Since I had been fortunate myself to find my workspace through the conditions set in and around the law, it felt incongruous to me that this dimension be omitted. I therefore launched Kraaken heeft Nederland vormgegeven to lift into view the perspective of creatives working in Holland.
The initiative instantly received strong support from many of Holland’s most prominent creators and institutions. It produced various exhibitions and worked with the media to demonstrate how large a portion of Holland’s creative scene indeed had found the framework to begin their careers in the disputed law. A book of collected statements by the supporters on their experience with the law as part of their work biographies was given to the Dutch Senate.
The Kraakwet was eventually sacked by the center-right government in 2010.
KHNLV was shown at the NAi Rotterdam as part of the Architecture Biennale 2009. It was publicised on in Dutch and international news media and specialised press and has since featured in Dutch urbanist discourse.
Kraaken heeft Nederland vormgegeven, lit.: “Squatting designed the Netherlands”. Various public and press activities, posters, book (silk screen print), 2009.
The faculty of this modular shelving system to accumulate in three dimensions makes it an efficient storage system as well as a means for structuring spaces.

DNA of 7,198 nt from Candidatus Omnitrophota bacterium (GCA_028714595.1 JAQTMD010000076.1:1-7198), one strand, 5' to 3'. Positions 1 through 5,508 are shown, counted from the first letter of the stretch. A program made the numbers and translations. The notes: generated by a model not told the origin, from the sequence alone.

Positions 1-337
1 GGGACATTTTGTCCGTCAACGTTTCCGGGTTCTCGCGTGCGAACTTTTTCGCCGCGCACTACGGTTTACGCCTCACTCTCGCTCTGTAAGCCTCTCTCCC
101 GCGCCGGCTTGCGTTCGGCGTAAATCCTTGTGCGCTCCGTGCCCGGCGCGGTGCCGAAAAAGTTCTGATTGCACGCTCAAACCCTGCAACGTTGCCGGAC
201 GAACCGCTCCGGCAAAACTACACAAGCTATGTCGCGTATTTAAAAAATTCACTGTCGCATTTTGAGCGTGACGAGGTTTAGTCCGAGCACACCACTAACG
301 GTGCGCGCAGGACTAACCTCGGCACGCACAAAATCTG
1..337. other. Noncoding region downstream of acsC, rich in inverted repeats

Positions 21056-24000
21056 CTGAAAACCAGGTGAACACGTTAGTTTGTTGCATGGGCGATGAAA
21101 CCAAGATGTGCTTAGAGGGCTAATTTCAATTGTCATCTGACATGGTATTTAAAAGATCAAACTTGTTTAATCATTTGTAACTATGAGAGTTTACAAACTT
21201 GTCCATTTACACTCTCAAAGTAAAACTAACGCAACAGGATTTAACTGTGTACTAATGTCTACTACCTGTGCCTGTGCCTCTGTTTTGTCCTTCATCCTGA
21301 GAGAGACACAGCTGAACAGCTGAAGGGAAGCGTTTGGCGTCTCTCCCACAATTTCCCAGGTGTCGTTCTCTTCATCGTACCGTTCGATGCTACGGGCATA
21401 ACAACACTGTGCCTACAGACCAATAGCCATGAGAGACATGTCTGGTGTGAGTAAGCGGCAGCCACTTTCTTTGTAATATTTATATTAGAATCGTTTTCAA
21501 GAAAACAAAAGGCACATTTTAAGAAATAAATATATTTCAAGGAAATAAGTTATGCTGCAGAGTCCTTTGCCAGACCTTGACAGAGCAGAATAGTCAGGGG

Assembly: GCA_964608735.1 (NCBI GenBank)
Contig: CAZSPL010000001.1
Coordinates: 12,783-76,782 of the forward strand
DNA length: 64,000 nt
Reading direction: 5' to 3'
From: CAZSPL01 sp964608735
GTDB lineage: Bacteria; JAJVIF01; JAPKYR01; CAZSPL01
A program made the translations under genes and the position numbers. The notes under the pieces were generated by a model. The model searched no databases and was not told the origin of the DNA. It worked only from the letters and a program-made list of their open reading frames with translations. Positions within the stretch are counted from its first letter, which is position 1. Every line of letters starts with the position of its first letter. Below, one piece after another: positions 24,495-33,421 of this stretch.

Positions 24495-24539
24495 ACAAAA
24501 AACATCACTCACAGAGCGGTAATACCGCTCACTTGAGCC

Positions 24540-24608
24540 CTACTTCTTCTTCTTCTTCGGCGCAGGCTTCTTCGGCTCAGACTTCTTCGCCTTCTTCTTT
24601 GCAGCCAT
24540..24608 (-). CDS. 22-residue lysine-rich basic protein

Laser-cut and bent steel, plastics, 2009.
By bending opaque textile panels, the Shades curtain allows to regulate a room’s daylight exposure from direct to fully indirect.
When shut, direct light no longer reaches any point in the room. Instead, its reflection is caught on the textile, providing a majestic manifestation of indoor natural light. The curtain movement is driven by a string mechanism which can be operated either manually or electrically. Electronic triggering of the movement in function of the momentary daylight situation can be implemented by use of a photo sensor. Next to softening the light atmosphere, the curtain also has favorable acoustic properties. Shades can be applied as a window shielding or a spatial design element, and works in relation with natural or artificial light.
Wool, steel, electronics, various materials, 2007.
Trade fair displays for comic publisher Huuda Huuda. Five shelves to be transported across Finland by one man but no car. Tool-free belt and beam design, custom made transport trailer.
Various materials, 2008.
Counter, book and record shelves for Jelle Hugaert’s Pitkämies comic store in Helsinki. Also housing the Finnish Comic Society’s gallery and the studio of comic drawers’ collective Kuti Kuti, the design for the shop was made to honor the hand as the building’s main force.
Various wooden materials, brick, 2008.
An accent light with a tilting switch that locks onto level boards by means of its own weight.
Steel, electronics, polycarbonate, 2006.
Stackbox is a container that can be raised on legs to make a sideboard, stacked to form a shelf or function as a transportation crate.
Polystyrene, steel, 2007.
A vase to put flowers next to one another.
223DCNC is a formal and mechanical study of the possibilities to create three-dimensional constructs departing from a two-dimensional production environment. Specific problematics like undercutting and hinges are resolved by employing the thickness of the material as an agent to change the orientation of a connection.
Study. MDF, 2006.